ARLINGTON, Va. – The National Guard’s FireGuard program has helped Guard members in California and Colorado detect and respond to wildfires – saving lives and property since the pilot program began in 2019.
FireGuard uses military satellites with the National Interagency Fire Center, U.S. Forest Service and the National Geospatial-Intelligence Agency’s Firefly capability to detect wildfires, notify authorities, and create products to disseminate to firefighting networks nationwide.
FireGuard uses the same algorithm as Firefly, though it’s filtered more and “sanitized” into unclassified products, said Army Maj. Jan Bender, the commander of the California National Guard’s FireGuard team.
“It complements and helps complete the picture on the ground for wildland firefighting partners,” said Bender. “We are one of the first incident awareness and assessment tools that offers an overhead visualization of initial detections on wildfires and rolling assessments. There are a number of tools that come into play as a fire becomes a larger incident, but many times [firefighters] are not able to leverage [those tools] until the incident is a significant size.”
He said that’s where FireGuard becomes a game changer.
“In our program,” he said, “we excel at initial detections on wildfires in remote locations and [at] odd hours.”
The FireGuard program includes two teams of Air Force and Army National Guard intelligence analysts, one in California and in Colorado, who use the Firefly algorithm from the NGA to help interpret data from multiple sources and sensors, including imagery from satellites and drones. These products produced by FireGuard help generate overhead maps with polygons laid on top that depict fire-affected areas. They provide the firefighting community updates to those products as often as every 15 minutes, said Bender.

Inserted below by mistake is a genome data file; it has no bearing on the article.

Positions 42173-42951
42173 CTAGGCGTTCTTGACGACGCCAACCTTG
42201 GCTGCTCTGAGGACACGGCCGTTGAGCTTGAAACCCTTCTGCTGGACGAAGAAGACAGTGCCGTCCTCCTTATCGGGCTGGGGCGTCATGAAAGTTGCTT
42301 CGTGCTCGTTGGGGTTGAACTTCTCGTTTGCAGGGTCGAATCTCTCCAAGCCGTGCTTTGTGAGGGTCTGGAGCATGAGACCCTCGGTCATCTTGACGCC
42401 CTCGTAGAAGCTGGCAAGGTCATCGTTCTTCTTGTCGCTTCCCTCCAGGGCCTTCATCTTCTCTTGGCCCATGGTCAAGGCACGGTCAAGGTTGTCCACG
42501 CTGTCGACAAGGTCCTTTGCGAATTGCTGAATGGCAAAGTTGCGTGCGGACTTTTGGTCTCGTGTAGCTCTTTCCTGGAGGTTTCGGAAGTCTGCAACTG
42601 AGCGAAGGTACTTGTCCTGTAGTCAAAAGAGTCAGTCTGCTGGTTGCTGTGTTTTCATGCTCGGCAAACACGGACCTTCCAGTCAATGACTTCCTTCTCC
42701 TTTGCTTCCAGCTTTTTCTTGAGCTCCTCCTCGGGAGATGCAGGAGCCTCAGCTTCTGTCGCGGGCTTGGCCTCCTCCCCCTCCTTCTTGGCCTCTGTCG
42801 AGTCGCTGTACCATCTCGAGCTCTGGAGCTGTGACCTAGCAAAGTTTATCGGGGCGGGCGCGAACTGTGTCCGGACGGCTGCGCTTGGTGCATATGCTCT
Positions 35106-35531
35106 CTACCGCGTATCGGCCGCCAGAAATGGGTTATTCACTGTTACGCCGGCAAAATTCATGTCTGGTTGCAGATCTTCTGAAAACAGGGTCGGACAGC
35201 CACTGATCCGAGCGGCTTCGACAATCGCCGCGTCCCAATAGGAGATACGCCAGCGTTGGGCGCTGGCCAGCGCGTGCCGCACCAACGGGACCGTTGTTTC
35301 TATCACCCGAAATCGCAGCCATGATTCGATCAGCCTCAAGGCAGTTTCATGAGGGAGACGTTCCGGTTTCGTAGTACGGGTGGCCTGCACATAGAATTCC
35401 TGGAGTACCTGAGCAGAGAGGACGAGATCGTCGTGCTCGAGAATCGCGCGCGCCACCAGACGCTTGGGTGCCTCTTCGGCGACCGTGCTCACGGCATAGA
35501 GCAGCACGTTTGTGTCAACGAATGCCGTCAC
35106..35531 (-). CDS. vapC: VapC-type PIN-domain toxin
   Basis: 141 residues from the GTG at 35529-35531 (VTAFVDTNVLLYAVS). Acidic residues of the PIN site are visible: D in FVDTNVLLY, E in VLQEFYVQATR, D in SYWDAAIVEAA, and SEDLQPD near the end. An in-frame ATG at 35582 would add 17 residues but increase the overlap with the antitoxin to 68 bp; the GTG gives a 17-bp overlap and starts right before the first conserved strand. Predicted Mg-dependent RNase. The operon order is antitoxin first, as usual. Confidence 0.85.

In 2021, wildfires destroyed nearly 3,000 square miles in California, said Phillip SeLegue, deputy chief for the California Department of Forestry and Fire Protection. FireGuard tools improved the ability of the nearly 15,000 firefighters on the ground to do their job by enabling them to detect the spread of these fires better.
“One of the most critical components in saving lives and property during rapidly escalating fires is being able to make decisions based upon accurate and reliable situational awareness,” said Mike Morgan, director of the Colorado Division of Fire Prevention and Control.
High winds prevented manned overflight during the 2021 Marshall Fire in Boulder County, Colorado, that burned more than 6,000 acres. The FireGuard team provided the only products available to partners during the initial eight hours of the incident, facilitating the evacuation of about 35,000 people.
Morgan said that without the information provided by Task Force FireGuard, situational awareness at all levels would have been significantly degraded.
“Over the last two years, the FireGuard program has generated more than 47,000 geospatial products on more than 3,500 fires across the United States,” said Peter Vidmar, intelligence unit chief of the Colorado Division of Fire Prevention and Control.
Vidmar touts FireGuard as a program designed for rapidly changing weather patterns.
“This speaks both to the persistent nature of FireGuard support and the scale of the fire problem across the country,“ he said. “With more extreme weather conditions, the increase in wildland urban interface exposure, and the concept of a fire year instead of a fire season, the early clarity and situational awareness that FireGuard provides helps fill a capability gap.”
Guard members have the necessary security clearances and training in domestic operations to support the FireGuard mission, said Army Col. William DiProfio, chief of the joint staff for the Colorado National Guard.
“FireGuard has become an integral part of our domestic operations portfolio,” he said. “Our Task Force is providing early detection of wildfires on a national level, something that hasn’t existed until now.”